Another rather speculative possibility is that an unknown body does exist beyond the orbit of Pluto, that it is on a highly elliptical orbit with its perihelion well inside the orbit of Pluto, and that it participated in at least one of the planetary interactions described by Velikovsky.(4) For example, the unknown body could have passed near the orbits of Jupiter and Saturn several thousand years ago and could have participated in the birth of Venus. Or it could have passed through the inner solar system in the fifteenth century B.C. and have been the cause or catalyst of some of the Venus-Earth interactions.

To conjecture about the details of any such interactions seems fruitless without more information. However, there are some things that can be said about the range of possible orbits that would allow the unknown body to be: 1) close enough to engage the known planets in a Velikovskian interaction within the past several thousand years, 2) close enough to perturb the known planets at the present time, and 3) far enough away to remain unnoticed in the interim. Much depends on the mass of the unknown body but, since it left behind a reasonably intact planetary system, it must have been much smaller than the Sun.

Suppose we assume the unknown body to be no larger than Uranus and to be following an elliptical orbit that meets the above conditions. Its orbital period must be at least 3500 years, so its semimajor axis must be at least 230 A.U. If it is now close enough to perturb the outer planets, it cannot be more than about 100 A.U. from the Sun, which means that it cannot be moving away from the Sun. It must already have passed aphelion and be heading back toward the inner solar system. As can be seen from Table I, all of the applicable orbits have rather similar properties within 100 A.U. of the Sun, regardless of whether the orbital period is 3500 years or 14,000 years. If there is indeed an unknown body on such an orbit, it is heading toward the inner solar system at roughly 1 A.U./year and will reach perihelion in a century or less.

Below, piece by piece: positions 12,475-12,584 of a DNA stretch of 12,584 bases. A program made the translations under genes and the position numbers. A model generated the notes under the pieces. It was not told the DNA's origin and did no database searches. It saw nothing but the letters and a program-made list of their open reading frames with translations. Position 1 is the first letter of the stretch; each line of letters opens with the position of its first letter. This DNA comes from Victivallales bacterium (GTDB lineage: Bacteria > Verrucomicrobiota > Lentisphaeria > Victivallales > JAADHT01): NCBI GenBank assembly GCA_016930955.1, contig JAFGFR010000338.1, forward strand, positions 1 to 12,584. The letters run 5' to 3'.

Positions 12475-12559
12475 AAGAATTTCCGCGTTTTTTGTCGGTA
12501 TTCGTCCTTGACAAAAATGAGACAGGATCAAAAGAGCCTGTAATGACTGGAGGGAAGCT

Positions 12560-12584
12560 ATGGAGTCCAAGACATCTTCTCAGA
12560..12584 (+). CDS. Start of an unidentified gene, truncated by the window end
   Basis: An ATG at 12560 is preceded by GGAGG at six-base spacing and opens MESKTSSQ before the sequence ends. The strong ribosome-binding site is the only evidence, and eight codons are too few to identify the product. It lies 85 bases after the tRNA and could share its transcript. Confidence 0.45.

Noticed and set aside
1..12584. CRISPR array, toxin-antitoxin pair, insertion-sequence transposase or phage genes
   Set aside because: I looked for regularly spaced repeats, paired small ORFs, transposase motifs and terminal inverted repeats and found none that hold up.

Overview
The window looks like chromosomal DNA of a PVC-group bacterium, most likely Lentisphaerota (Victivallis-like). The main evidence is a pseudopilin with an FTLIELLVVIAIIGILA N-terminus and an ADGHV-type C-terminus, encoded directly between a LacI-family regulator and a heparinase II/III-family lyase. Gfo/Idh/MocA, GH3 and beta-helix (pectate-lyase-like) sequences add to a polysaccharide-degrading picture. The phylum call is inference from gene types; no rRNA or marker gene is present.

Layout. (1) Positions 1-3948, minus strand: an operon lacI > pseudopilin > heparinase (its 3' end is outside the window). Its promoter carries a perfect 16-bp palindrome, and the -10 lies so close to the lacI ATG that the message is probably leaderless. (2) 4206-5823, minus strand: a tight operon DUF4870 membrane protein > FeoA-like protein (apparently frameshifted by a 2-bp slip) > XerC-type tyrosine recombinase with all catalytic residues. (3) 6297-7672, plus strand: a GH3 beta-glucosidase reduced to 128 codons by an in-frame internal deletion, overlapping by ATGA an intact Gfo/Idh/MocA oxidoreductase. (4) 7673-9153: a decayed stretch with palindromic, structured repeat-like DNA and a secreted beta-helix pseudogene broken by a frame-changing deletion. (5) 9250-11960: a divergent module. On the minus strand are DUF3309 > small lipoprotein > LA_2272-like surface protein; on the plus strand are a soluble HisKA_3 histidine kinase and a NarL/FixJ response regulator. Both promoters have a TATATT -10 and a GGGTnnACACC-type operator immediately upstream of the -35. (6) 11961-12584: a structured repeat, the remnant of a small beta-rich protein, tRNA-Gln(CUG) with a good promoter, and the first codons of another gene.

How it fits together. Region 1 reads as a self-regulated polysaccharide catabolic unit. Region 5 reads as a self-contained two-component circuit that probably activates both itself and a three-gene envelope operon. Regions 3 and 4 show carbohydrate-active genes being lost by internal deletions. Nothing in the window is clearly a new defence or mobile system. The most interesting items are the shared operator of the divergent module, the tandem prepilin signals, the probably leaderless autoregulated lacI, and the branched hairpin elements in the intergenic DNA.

The idea that the body now perturbing the outer planets has a highly elliptical orbit is of course pure speculation; it is generally consistent with but not necessarily a consequence of Velikovsky's theory. Within a few years, the nature of the unknown body may become much clearer; astronomers are optimistic that its effect on the trajectories of Pioneer 10 and Pioneer 11 will be measurable as the two space probes move out past Pluto's orbit and will indicate the mass and location of the unknown body, even if it cannot be located visually. In the meantime, one can wonder whether the overall effect of a body returning to wreak interplanetary havoc in the solar system would be entirely bad. It could kill us all, though reports of previous encounters imply that some of us survived. Could it also make us realize the foolishness of our petty squabbles, over which we threaten to kill ourselves?

Table I: Representative Elliptical Orbits
Semimajor axis (A.U.) 200 200 400 600
Eccentricity 0.99 0.97 0.985 0.99
Perihelion (A.U.) 2.0 6.0 6.0 6.0
Orbital period (yr.) 2828 2828 8000 14697
Time (yr.) to reach perihelion from 100 A.U. 84 89 85 84
Radial velocity (A.U./yr.) at 100A.U. 0.76 0.74 0.80 0.82
True anomaly* at 100 A.U. 165.9 155.4 153.4 152.8
Time (yr.) to reach perihelion from 40 A.U. 21 24 23 23
Radial velocity (A.U./yr.) at 40 A.U. 1.30 1.22 1.26 1.27
True anomaly* at 40 A.U. 155.4 136.6 135.5 135.1